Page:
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Sunday, September 28, 2014

Having an Ounce of Faith

I did not know that one of my favorite books, Midnight in the Garden of Good and Evil, is considered true crime.

This is an interesting, yet difficult genre with quite a history.  I think it's important to elevate this book well above the luridity of many books in the genre and go for the best writing I can do. There is very little advice to go on, Internet-wise, about how to write in this subject.  I'm neither Mailer nor Capote. Ann Rule is about the best person to read in terms of process, being sensitive to the subject matter and to the people closest to the crime.  She rarely inserts anything about her own life in these books, EXCEPT for the book I still consider her finest, The Stranger Beside Me.  She was a struggling young mother when she wrote that book--and speaks of Bundy, a serial murder, and his empathy for her in her own life situation.  This was the conundrum of Theodore Bundy--when he wanted to feign compassion, he could do it.

Someone said, "If you don't tell her story, who will?"  I don't want Asha to be forgotten, as so many victims of domestic violence--even this extreme form--are.  I remember her; I identify with her; I have never heard anything bad said about her at all, not in the press, not from people who knew her, no one.  How many people can live a life and have not one negative thing said about them?  I think that is the most amazing part of her life.

I think the only "flaw"--which is not a flaw; it is the fault of negative human beings around them--is that she may have attracted McClish because something in him saw the light of her being, her soul as it were, and wanted to eliminate it. It is as if she had too much light for this world with such evil in it. I don't know why people with criminal minds want to do this.  It's as if they are malignantly jealous, that they just want to bulldoze all the good in the world, or they just hurt the people who care about them.  Asha was a loving, caring soul--that much I did know about her.  I admire her bravery and honesty; I was so timid at her age, and in some ways, still am at 55.  There are places I want to move forward in my own life, and decision-making is incredibly hard for me.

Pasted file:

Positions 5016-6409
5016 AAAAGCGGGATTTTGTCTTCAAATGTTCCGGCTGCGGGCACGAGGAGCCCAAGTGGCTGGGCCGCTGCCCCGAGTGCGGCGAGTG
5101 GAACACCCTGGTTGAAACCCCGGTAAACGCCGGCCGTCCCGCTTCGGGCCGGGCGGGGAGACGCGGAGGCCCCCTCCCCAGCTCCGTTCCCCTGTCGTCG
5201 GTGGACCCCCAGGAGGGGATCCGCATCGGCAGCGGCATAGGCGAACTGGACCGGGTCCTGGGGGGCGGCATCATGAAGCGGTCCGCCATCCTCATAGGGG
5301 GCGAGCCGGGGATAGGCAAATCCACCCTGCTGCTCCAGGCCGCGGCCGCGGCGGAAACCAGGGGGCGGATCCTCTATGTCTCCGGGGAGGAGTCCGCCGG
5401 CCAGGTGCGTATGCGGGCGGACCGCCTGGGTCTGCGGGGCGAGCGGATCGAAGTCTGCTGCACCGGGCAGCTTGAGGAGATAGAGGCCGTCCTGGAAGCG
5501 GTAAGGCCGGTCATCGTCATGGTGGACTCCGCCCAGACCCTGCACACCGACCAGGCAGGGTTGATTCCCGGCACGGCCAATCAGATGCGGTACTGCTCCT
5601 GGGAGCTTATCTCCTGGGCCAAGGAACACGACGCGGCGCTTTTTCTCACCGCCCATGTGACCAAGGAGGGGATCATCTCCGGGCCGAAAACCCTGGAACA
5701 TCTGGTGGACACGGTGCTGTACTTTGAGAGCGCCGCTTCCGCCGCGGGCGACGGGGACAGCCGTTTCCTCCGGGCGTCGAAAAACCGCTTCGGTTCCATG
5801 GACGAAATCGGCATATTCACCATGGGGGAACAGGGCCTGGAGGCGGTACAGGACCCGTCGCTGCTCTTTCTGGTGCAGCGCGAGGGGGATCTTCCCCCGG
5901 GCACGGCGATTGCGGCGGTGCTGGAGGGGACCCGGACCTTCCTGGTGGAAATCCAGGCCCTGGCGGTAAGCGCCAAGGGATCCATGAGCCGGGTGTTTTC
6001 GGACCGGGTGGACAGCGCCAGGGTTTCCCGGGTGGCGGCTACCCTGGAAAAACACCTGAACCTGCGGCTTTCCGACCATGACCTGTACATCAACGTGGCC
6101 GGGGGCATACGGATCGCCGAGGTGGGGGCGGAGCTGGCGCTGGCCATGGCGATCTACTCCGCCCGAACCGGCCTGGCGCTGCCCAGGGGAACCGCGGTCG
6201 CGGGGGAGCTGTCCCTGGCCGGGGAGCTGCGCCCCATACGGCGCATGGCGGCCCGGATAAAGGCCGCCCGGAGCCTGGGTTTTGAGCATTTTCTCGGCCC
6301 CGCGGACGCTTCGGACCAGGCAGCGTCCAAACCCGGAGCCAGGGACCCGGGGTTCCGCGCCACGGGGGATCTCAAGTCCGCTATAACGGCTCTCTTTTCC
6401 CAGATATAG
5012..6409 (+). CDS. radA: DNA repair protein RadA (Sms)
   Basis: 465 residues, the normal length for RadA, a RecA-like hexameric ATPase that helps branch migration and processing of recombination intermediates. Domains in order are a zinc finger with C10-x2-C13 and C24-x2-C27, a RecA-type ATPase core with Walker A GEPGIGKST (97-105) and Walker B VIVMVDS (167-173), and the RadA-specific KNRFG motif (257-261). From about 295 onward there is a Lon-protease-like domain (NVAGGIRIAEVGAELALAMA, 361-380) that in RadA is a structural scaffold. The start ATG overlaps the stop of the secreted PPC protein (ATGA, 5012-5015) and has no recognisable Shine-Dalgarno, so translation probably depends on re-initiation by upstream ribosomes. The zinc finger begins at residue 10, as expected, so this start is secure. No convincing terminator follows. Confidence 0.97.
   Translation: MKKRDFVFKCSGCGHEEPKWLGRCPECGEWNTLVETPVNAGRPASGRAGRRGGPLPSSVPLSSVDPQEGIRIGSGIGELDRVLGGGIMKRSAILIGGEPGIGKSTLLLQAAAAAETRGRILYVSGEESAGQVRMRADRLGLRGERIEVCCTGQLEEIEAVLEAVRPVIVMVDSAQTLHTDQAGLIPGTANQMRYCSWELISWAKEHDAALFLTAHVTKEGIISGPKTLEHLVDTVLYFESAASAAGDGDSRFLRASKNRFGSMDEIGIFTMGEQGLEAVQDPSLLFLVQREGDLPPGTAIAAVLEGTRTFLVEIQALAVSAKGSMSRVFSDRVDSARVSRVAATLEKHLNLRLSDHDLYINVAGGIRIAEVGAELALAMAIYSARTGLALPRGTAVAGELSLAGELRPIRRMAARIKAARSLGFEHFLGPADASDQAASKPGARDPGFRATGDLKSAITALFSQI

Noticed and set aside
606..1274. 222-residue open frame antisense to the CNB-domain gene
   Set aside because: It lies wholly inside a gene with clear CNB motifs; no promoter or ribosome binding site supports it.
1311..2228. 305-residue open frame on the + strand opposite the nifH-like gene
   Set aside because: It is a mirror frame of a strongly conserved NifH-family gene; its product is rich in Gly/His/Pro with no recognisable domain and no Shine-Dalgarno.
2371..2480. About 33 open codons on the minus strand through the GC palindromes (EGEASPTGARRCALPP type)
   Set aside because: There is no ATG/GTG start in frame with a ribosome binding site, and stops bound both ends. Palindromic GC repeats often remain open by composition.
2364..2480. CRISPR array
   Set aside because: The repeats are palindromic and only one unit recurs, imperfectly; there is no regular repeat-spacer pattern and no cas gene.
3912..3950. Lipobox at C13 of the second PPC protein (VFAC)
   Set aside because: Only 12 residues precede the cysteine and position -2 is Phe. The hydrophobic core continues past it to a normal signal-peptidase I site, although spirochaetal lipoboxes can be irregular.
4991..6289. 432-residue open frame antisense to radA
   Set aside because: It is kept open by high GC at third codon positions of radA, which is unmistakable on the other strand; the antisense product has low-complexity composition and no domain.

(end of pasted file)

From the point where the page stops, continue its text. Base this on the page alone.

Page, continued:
McClish's story has tragic elements, too--he was adopted out of bad circumstances and I can't seem to find any information on this.  I think some of the people who knew him, particularly those at the market who employed him probably out of sympathy, saw the little boy he was, and not the violent man he grew into, for whatever reason. I know a lot of adoptees who are taken out of horrible circumstances and they do not become criminals.  I know his family loved him...I think part of this book might explore the relative mystery of this, WITHOUT sympathy towards what he did.

Well, to get all this out of my mind for a little while, I am going to go sing with my group, the Voice Weavers.  I know they will be happy to see me--I was absent for the last two weeks.

Back from Voice Weavers--amazing night.  Sometimes I still feel sad when I sing, but that is going away.